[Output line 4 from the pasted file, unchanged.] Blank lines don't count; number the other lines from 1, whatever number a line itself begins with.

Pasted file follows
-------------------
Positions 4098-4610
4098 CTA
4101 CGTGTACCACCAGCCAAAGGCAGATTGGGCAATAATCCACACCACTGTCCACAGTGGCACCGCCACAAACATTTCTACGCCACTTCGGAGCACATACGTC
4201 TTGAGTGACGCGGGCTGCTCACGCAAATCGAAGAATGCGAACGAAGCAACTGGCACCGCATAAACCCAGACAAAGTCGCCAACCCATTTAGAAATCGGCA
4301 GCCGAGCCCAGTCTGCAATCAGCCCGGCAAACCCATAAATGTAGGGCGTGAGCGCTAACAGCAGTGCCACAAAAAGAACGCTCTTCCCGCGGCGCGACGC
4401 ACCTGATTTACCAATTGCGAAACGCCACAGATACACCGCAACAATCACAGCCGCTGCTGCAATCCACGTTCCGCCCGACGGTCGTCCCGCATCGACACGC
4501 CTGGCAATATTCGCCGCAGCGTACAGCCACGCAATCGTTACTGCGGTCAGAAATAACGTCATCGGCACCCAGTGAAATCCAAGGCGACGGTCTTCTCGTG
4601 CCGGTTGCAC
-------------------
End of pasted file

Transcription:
4201 TTGAGTGACGCGGGCTGCTCACGCAAATCGAAGAATGCGAACGAAGCAACTGGCACCGCATAAACCCAGACAAAGTCGCCAACCCATTTAGAAATCGGCA